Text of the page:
Review: ‘To Kill a Mockingbird’ is a courtroom drama at its best

From left to right: Mariah Lee ("Mayella Ewell"), Richard Thomas ("Atticus Finch") and The Company of 'To Kill a Mockingbird.' Photo by Julieta Cervantes.

Detroit — Harper Lee’s “To Kill a Mockingbird” arrives at the Fisher Theater in Detroit from March 5-17, 2024.  This is a play by Aaron Sorkin based on the novel published in 1960.  ‘To Kill a Mockingbird’ received a Pulitzer Prize in 1961.  A film was made in 1962 starring Gregory Peck, Robert Duvall, William Windom and Alice Ghostly.  It was a memorable film to me and one of my favorite films of all time.

The scene was set in 1934 in the Deep South in a fictional town of Maycomb, Alabama.  Richard Thomas, an Emmy award-winning actor, who was on the series ‘The Waltons’ played Atticus Finch in this new play.  Mr. Finch said he was a small town lawyer that was paid in vegetables.  The town judge asks Atticus to defend Tom Robinson (Yaegel T. Welch), a black man accused of raping Mayella Ewell, a white girl.

Mr. Finch’s daughter, Scout, (Maeve Moynihan) and son, Jeremy or “Jem” (Justin Mark) narrate the story as it unfolds.

On the day of the trial, it was revealed that Tom Robinson entered the Ewell property at Mayella’s request to cut up a chiffarobe to use as firewood.  It appears that Mayella had been beaten at that time.  But how could that be possible when Tom’s left arm was disabled due to a farm equipment accident years ago?  Mr. Finch reveals that Mr. Ewell (Mayella’s father) is left handed and as he catches Mayella making advances to Tom,  is outraged.  He also stated that she was never examined by a doctor after the rape.  Hmmmm….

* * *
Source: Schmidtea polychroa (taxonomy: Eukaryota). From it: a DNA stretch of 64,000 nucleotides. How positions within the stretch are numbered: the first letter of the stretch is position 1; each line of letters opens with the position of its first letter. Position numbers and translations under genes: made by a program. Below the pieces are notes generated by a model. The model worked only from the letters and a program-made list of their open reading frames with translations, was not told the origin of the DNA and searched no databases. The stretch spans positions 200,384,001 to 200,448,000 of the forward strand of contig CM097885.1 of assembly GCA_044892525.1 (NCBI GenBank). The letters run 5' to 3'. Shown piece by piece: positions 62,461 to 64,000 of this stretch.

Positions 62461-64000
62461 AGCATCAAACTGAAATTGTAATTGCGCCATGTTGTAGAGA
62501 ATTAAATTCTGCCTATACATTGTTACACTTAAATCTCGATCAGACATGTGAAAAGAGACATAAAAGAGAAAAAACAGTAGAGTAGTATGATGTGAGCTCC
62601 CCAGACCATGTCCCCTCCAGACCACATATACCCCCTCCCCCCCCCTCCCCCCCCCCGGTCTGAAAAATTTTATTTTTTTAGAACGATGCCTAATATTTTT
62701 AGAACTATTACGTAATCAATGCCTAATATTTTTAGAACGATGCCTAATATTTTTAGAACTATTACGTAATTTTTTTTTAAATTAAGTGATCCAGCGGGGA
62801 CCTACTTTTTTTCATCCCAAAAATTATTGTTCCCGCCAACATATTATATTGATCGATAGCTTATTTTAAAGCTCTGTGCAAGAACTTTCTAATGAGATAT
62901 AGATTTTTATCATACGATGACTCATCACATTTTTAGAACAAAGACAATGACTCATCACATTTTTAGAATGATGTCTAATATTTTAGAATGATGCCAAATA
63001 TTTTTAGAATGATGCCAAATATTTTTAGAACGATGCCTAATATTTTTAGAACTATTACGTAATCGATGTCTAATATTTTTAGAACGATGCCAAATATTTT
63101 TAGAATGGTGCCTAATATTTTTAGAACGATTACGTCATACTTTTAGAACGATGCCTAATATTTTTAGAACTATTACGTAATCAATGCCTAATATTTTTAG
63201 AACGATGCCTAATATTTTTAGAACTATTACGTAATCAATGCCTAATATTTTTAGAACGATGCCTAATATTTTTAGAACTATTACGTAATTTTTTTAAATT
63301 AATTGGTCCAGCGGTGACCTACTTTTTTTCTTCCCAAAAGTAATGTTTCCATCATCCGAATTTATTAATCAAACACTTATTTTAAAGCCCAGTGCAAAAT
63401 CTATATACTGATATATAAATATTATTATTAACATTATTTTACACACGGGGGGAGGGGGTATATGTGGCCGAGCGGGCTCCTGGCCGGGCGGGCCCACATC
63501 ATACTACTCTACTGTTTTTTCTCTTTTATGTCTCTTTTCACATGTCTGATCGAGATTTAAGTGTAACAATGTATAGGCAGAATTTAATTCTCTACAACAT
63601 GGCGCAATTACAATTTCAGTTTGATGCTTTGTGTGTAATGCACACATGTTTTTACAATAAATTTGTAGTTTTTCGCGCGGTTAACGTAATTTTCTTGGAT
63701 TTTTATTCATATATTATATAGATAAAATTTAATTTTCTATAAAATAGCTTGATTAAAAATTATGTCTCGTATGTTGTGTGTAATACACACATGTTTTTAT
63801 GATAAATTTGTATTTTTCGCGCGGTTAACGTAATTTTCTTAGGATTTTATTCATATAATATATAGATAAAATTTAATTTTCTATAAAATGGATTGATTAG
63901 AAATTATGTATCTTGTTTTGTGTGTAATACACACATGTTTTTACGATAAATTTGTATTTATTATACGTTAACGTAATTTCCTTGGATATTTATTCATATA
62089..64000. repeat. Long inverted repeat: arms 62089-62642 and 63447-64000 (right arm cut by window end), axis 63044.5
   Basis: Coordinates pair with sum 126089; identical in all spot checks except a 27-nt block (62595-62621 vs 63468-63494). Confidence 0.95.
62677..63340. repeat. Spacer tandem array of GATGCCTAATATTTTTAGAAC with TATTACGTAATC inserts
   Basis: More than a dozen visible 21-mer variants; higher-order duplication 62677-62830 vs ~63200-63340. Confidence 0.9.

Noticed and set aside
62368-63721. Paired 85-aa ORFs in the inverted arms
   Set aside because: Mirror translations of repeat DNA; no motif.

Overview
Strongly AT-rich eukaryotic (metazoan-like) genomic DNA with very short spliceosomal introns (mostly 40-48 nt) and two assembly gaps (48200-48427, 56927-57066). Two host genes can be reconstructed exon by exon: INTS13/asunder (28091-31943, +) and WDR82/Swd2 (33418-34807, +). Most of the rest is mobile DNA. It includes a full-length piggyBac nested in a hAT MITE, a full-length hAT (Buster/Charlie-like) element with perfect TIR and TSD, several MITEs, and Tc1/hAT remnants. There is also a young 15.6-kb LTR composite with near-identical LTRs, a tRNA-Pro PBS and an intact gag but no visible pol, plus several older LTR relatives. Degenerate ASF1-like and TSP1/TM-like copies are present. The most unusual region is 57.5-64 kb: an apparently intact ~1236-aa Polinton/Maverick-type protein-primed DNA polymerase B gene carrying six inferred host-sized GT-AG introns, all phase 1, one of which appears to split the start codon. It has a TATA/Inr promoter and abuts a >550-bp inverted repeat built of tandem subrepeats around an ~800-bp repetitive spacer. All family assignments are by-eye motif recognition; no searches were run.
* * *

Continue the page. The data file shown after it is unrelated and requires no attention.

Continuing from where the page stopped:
In closing argument, Atticus asks the all white jury to put aside any prejudice and declare him innocent.  However, what does the jury decide?   The ending will shock you.

As a result, Atticus encourages his children to be empathic, tolerant and just.  They learn a valuable lesson about courage, compassion and prejudice.  Atticus relays to his children something his father told him, “It’s a sin to kill a mockingbird.”

The play lasted just shy of three hours with a 15-minute intermission.  Performance times for “To Kill a Mockingbird” at the Fisher Theater located at 3011 W. Grand Blvd. are:  

  • Tuesday through Saturday evening performances at 7:30 p.m.     
  • Saturday matinee at 2:00 p.m.     
  • Sunday matinee at 1:00 p.m.     
  • Sunday evening performance at 6:30 p.m.

Individual tickets for “To Kill a Mockingbird” start at $43 and can be purchased online at and in person at the Fisher Theater box office.

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